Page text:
This title appears in the Scientific Report : 2002 

Extrazelluläre Signalableitung von Kardiomyozyten und genetisch modifizierten HEK 293-Zellen mit Feldeffekttransistoren und Mikroelektrodenarrays
Ecken, Holger (Corresponding author)
Institut für Bio- und Chemosensoren; ISG-2
Jülich Forschungszentrum Jülich GmbH Zentralbibliothek, Verlag 2002
127 p.
Essen, Univ., Diss., 2002
Dissertation / PhD Thesis
Materialien, Prozesse und Bauelemente für die Mikro- und Nanoelektronik
Berichte des Forschungszentrums Jülich 4019
Please use the identifier: in citations.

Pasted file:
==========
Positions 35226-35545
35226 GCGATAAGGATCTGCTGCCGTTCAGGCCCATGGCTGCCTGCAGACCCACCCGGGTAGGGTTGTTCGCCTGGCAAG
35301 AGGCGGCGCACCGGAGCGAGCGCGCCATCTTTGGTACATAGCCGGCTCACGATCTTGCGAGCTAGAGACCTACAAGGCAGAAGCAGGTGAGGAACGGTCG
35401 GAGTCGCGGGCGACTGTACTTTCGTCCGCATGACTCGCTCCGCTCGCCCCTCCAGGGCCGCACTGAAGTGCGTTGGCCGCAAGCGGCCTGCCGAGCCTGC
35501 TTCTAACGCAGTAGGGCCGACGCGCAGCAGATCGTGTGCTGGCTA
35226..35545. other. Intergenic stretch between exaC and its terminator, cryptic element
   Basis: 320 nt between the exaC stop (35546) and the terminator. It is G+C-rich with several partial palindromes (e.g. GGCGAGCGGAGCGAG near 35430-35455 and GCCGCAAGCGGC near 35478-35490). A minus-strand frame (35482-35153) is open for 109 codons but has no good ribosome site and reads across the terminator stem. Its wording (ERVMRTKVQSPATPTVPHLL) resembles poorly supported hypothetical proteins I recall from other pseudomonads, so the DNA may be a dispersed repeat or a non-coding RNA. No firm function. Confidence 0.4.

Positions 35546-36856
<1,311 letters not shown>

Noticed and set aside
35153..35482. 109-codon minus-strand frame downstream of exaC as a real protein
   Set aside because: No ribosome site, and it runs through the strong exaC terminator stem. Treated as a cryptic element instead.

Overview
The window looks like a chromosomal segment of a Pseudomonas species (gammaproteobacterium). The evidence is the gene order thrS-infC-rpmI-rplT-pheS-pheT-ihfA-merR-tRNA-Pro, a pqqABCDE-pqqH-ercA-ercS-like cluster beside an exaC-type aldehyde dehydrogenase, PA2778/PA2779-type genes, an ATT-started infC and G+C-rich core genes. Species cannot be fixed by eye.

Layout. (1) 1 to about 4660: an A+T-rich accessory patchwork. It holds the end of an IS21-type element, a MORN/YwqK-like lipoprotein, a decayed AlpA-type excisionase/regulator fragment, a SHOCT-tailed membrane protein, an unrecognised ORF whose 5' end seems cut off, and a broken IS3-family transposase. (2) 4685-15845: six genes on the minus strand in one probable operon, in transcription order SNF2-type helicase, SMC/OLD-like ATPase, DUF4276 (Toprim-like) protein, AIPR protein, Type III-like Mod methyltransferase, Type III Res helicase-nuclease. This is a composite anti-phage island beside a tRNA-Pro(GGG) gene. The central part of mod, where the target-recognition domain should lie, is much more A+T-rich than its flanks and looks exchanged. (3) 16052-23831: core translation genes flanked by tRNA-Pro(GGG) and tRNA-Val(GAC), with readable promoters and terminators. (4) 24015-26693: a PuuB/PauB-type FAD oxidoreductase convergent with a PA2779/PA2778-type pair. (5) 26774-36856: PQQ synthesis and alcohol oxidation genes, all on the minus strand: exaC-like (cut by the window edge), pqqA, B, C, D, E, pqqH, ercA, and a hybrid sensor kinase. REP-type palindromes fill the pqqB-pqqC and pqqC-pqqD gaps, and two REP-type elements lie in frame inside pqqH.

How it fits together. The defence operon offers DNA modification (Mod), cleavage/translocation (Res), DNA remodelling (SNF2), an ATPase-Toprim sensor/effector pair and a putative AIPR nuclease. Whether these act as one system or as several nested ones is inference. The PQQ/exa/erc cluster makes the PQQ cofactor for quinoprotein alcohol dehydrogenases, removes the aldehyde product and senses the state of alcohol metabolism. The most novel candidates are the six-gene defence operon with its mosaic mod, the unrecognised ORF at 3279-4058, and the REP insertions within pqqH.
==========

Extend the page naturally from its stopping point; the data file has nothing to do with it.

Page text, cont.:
The focus of this work was to investigate the bioelectronic interface between electrically active cells and microelectrode arrays or field-effect transistors. Therefore a successful coupling of the cells to the transducer systems, sufficiently sensitive measuring systems and a suitable experimental setup were necessary. For the analysis of the bioelectronic interface an electrophysiological setup was constructed and extended with an extracellular measuring system. This setup offers the possibility to analyze intra- and extracellular signals from cells at the same time. As cell systems, primarily cultured cardiac myocytes (heart muscle cells) of embryonic rats and the human embryonic kidney cell line HEK 293 were used. After approximately 2-4 days the cardiac myocytes formed "in vitro" a confluent cell layer (Syncytium), which showed spontaneous contractions. For the analysis of the signal distribution within such a cellular network, microelectrode arrays with 64 gold microelectrodes were fabricated using silicon planar technology. An already available measuring system for the microelectrodes was extended to 64 channels. To investigate the extracellular coupling of individual cells, single cell experiments were performed using genetically modified HEK 293-cells and field-effect transistors. The cells were modified by a stable transfection of a gene, coding for K$^{+}$-selektive ion channels. In this way the influence of K$^{+}$-ionic currents to the resulting extracellular signals has been specifically investigated. lt was found out that the different temporal influx of K$^{+}$-ions into the contact area between cell and field-effect transistor clearly affects the extracellular coupling.